A High Profile Career in Project Management

Rob Holden

The day in October 2023 that the Government announced it was axing the Birmingham to Manchester link of its multi-billion high-speed rail scheme, HS2, Rob Holden (Economics/Financial Control, 1977, Furness) was almost permanently on the phone to the media to provide insight on the scheme’s implosion, given that the HS1 high-speed railway he himself had led had been delivered on time and on budget.

Rob is clear that the problem lay in the whole concept: “HS2 was the wrong railway, designed to go up to 400 km/h and trains will never travel at speed in this country, because our country is different in terms of geography. The costs of building a railway operating at 400 km/h is disproportionate to the cost of building one to run at 300 km/h and even 300km/h is not necessary for the UK as on HS1 they only reach that speed for a maximum of three minutes on any run.”

These are the words of a man whose career has been dominated by the management of some of the UK’s largest and most expensive transport and nuclear projects - the completion of the Channel Tunnel Rail Link, the train line to London St Pancras, Chief Executive of Crossrail/the Elizabeth Line (2009-2011) and years working in Barrow-in-Furness with the Trident and Trafalgar class nuclear submarines.

Even now he retains the Chairmanship of Sizewell C as well as being a Non Executive Director of Electricity North West.

“HS2 was a vanity project of the then Secretary of State for Transport and subsequent PM. The engineers were allowed to run amok and nobody took control of them,” he states. He is clear that huge projects only work if they have the buy-in of every member of the team delivering them, which he says is why HS1 was such a success.

“It happens because every person on the team believes the objective is achievable. We did not think we’d meet our deadlines, but we got people round the table and got them to buy into what we wanted to do and how we wanted to do it. With that buy-in you can achieve things that some people would say were unachievable,” he explains.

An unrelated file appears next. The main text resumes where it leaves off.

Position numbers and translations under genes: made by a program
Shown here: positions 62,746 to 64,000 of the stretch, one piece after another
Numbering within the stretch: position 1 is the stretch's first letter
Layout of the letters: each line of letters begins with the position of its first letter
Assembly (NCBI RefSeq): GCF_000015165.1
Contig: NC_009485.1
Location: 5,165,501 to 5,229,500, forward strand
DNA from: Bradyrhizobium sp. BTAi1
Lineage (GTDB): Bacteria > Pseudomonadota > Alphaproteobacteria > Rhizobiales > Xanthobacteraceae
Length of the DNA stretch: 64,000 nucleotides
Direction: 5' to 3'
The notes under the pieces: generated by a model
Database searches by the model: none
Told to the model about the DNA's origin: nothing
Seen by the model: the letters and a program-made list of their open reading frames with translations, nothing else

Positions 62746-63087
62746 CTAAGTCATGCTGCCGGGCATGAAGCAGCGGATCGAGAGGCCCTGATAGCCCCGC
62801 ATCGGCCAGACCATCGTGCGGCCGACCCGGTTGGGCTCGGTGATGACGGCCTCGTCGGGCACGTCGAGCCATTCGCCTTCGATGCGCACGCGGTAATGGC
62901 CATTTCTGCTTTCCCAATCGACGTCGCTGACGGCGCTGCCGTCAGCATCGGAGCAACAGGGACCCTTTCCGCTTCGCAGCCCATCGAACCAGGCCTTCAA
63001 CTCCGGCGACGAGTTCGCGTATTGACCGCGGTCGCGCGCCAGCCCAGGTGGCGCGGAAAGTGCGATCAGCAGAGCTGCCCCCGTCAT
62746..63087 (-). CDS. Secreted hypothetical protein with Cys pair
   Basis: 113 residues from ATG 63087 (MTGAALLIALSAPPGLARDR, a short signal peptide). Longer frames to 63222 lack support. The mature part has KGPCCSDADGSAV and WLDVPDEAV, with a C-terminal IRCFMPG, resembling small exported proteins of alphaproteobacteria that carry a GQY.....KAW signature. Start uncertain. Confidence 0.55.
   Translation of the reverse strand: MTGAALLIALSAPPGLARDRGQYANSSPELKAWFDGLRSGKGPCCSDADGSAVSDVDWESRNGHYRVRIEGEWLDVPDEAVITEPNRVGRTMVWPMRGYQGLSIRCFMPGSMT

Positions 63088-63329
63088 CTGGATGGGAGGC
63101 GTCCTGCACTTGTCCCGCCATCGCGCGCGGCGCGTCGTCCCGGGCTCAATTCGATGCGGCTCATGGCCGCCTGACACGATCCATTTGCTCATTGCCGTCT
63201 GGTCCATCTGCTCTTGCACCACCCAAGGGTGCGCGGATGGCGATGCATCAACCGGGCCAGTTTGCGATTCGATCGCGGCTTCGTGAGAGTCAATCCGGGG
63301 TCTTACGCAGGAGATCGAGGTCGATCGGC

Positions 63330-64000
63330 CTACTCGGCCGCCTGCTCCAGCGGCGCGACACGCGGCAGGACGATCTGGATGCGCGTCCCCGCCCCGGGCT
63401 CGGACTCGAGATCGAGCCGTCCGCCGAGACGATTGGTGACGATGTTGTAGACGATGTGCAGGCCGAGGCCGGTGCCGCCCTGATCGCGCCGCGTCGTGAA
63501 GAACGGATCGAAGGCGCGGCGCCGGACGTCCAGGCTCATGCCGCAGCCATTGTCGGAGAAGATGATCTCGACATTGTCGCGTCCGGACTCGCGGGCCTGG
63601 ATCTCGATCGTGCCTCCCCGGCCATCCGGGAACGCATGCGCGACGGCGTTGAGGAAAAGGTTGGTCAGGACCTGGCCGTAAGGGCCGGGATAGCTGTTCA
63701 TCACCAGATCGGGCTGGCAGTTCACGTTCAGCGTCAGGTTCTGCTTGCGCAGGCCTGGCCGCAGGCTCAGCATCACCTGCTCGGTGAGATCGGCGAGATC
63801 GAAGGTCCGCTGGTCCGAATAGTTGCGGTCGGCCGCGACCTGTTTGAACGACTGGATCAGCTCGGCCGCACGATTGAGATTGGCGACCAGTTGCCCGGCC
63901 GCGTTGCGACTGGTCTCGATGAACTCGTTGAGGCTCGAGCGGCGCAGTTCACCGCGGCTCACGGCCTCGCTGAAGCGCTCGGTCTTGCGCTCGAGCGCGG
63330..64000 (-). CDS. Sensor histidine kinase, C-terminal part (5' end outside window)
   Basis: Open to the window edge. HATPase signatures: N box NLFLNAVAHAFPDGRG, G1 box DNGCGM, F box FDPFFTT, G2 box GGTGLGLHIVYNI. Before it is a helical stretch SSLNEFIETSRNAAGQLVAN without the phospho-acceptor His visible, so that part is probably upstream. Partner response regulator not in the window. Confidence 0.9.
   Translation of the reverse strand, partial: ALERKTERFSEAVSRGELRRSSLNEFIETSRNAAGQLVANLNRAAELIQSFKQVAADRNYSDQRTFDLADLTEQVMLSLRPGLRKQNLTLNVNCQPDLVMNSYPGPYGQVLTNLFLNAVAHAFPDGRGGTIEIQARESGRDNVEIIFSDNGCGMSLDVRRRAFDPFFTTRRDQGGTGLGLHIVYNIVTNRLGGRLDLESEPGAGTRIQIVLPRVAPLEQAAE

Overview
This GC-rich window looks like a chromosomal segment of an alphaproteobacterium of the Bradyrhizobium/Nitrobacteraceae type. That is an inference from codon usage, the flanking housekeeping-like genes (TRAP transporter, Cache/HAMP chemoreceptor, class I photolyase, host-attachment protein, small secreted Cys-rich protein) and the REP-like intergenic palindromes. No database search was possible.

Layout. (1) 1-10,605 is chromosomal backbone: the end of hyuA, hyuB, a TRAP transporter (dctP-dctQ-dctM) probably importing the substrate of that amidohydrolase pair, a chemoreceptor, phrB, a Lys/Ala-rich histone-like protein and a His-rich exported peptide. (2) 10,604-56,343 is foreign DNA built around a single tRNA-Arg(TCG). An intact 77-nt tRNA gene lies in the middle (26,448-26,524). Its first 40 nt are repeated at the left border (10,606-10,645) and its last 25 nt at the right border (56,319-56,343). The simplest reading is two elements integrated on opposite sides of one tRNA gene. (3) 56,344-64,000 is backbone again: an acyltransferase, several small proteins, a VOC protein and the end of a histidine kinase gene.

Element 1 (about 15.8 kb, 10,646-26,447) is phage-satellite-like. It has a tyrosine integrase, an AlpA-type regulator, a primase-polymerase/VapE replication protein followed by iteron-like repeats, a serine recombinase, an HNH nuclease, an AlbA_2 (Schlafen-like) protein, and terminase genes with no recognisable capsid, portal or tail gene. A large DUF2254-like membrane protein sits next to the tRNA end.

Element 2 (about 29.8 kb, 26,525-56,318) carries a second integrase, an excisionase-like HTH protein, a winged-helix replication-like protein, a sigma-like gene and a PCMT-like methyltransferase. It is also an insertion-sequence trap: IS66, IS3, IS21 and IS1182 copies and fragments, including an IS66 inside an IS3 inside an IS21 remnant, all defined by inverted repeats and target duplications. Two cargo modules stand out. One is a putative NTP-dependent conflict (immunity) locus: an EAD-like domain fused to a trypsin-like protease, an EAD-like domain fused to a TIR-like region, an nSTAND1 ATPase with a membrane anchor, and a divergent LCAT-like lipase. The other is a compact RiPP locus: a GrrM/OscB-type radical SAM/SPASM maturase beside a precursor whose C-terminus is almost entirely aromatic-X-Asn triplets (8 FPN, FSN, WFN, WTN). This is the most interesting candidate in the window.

His time at Lancaster University was crucial to his development of these ideas on project management and financial control. He arrived at the University after dark on a National Express bus from Manchester, where he’d left his comprehensive school (Reddish Vale in Stockport) determined to be an accountant. But left three years later having sampled new ideas in management that would feed into his high-profile career.

Rob had signed up to a pure accountancy degree at Lancaster - because it was highly rated for the subject and because he was familiar with the area from annual family caravan holidays in the South Lakes. He was the first winner of the Arthur Young Prize for accountancy, but recognised after his first year that he needed more professional options, so changed faculty and took a joint degree in Economics and Financial control.

Socially, Rob found the first term ‘very difficult’, as he describes himself then as ‘very introverted’. He was very homesick and was also overwhelmed by the transition from sixth form classes of 6-8 pupils to lecture theatre of up to 80 people. He threw himself into his academic work, and gradually branched out into college activities at Furness. His main relaxation was walking in the South Lakes with friends from university and from his childhood holidays.

He left Lancaster with a job at Arthur Young based in Manchester, but an auditing assignment landed him a secondment to the Barrow Shipyard leading to a permanent job lasting thirteen years - and a foothold into financial management. In 1996, Holden became Finance Director of London and Continental Railways ("LCR") and soon moved on to Chief Executive and Chairman of LCR and also Eurostar (UK).

Achieving construction of Sizewell C is now his biggest concern, as (at the time of writing) he contemplates an impending general election, the result of which may be fatal for its long term delivery, whoever wins.

He acknowledges that Lancaster has made a significant contribution to his career, explaining: “It was a time when management was evolving significantly and Lancaster opened my eyes to the need to be flexible and to adapt to the times. We have a more educated workforce and managers can not dictate to them. They have to consult, and the ‘in’ word is collaboration. Leaders have to make decisions - but you have to communicate and explain yourself much more than when I started my career.”

Rob was appointed a Commander of the Order of the British Empire (CBE) in the 2009 New Year Honours for services to the rail industry.

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